When I started reading the fantasy genre back around the 1979 or 80, a lot of the writers that went through where influenced by J.R.R. Tolkien. The late 1970s, all of the 80s and part of the 90's where dominated by authors who grew up loving The Lord of the Rings. Just as much as Isaac Asimov, John C. Campbell and Robert Heinlein influenced some to become scientists and create their own books, Tolkien's reach was extraordinary. Sadly, s I grew older, I aged out of some authors that I read, in particular Piers Anthony. I adored his Xanth series for a hot minute, before I suddenly realized he was creating a formula that meant the later books were, essentially, predictable. The puns helped, but you knew that each Xanth book would follow the same layout as the previous and Anthony seemed no longer able to deviate from it. His early work, especially in the science fiction tales, were filled with wonderful ideas, but now he has devoted his final years on issuing one Xanth book after another.
So I left the genre behind for a while, something I think I've written about before. Since then, I've read only a handful of fantasy books, mostly Tad Williams whose prose style I like. But I never got into the "urban fantasy" subset of this genre. Those are tales set in the real world, our world, but features many signature fantasy elements like magic, wizards and dragons. TV shows like Once Upon a Time appeal to non-fantasy folks because they're set in place that a viewer can identify. On some psychological level, I think these urban fantasy shows, books, and comics makes folks more comfortable viewing and reading them because it's more tangible, more "real". It's like fans of reality TV shows; they enjoy it because while they know there is some creative editing going on that propagates the fake drama, they see everyday things like cars, Starbucks and smart phones. They can "identify" with these reality stars.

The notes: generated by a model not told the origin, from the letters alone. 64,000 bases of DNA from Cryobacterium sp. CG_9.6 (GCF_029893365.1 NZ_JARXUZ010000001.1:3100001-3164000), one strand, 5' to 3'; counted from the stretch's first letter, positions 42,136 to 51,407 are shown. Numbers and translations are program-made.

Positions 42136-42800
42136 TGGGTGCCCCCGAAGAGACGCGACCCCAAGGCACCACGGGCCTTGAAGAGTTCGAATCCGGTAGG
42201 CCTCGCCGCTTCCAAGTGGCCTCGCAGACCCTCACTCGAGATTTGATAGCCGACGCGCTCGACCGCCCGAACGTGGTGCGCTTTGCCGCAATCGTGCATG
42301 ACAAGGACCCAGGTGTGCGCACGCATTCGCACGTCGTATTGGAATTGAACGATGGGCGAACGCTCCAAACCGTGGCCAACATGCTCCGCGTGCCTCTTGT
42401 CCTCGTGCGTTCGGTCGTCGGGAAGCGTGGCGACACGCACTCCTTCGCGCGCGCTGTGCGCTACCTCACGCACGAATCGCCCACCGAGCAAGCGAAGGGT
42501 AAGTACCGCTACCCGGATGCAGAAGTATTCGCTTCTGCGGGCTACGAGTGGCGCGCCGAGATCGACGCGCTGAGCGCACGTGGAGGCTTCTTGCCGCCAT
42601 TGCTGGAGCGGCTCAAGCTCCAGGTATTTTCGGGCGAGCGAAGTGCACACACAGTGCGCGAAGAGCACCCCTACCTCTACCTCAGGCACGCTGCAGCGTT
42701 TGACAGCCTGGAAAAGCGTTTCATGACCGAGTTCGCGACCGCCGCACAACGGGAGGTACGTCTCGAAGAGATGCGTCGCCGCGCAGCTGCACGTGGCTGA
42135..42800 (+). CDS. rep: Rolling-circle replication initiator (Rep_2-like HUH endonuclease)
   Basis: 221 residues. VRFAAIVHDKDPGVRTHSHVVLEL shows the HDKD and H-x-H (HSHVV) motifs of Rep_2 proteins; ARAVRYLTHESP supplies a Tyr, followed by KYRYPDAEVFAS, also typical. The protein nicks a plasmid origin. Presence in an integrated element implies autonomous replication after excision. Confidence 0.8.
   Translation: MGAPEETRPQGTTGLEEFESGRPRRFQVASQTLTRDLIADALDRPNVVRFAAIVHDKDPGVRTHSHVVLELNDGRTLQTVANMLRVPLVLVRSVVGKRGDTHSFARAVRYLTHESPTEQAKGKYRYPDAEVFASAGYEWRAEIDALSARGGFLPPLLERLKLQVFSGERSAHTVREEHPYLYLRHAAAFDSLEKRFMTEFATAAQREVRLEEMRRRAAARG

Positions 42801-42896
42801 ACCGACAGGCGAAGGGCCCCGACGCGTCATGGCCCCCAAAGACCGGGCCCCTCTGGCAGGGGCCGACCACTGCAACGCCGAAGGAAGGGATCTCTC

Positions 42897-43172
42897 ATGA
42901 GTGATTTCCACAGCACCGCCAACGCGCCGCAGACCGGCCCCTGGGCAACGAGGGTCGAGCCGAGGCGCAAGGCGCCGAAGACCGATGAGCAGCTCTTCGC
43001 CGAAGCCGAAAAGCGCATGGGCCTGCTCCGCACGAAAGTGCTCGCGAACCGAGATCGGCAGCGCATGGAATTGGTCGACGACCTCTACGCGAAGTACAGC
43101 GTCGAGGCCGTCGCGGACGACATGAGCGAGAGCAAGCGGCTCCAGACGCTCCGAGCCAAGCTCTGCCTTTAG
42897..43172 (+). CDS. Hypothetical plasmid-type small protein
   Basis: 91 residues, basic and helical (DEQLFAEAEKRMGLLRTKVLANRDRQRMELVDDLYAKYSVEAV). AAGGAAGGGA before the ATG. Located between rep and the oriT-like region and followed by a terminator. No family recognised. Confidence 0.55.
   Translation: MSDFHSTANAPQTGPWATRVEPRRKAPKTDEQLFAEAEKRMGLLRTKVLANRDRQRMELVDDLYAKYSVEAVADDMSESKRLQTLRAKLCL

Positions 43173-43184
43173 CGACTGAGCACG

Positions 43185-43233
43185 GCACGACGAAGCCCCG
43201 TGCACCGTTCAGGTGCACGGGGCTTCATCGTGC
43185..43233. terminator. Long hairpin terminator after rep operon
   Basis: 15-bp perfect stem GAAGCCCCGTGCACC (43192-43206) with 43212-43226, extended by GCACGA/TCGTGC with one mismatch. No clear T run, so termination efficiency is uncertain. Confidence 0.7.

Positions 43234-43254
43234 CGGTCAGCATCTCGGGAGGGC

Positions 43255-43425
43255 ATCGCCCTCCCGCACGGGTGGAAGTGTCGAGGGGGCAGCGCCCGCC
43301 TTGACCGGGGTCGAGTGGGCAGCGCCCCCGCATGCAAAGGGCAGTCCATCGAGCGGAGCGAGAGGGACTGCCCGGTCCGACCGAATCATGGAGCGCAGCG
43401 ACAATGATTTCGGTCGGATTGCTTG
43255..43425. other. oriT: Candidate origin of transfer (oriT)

But then George R.R. Martin came along and upset the applecart. His Song of Ice and Fire series owes much to The Sapranos than to the world Tolkien created, though. Martin created an elaborate world, filled with castles, horses, and dragons. But he populated it with characters that come straight from 1970s crime dramas and the European idea that heroes and the villains all live within a gray world where wrong and right blur continuously. Martin did something else most fantasy authors never did during its coming of age in the 70s, you never knew who was going to live and who was going to die. When reading the first book in that series, A Game of Thrones, I'm assuming no one saw the death of Ned Stark coming. In doing so, in killing what many thought could've been the main character of a multi-volume fantasy series, Martin changed the rules and in doing so, changed the fate of fantasy books to come.
So this brings me to Ken Liu's The Grace of Kings, the first book in his Dandelion Dynasty trilogy. Part of the reason I took on this book was mainly because of three writers I follow on Twitter, Wesley Chu, Saladin Ahmed and Kate Elliot. And though Liu had won the Nebula and the Hugo Awards, I was not aware of him (I generally don't read short-stories). Yes, being out the book business since Borders folded in 2011 means I missing out of a lot. Still, I have enjoyed the works of those previous authors, so I thought I would try this book out.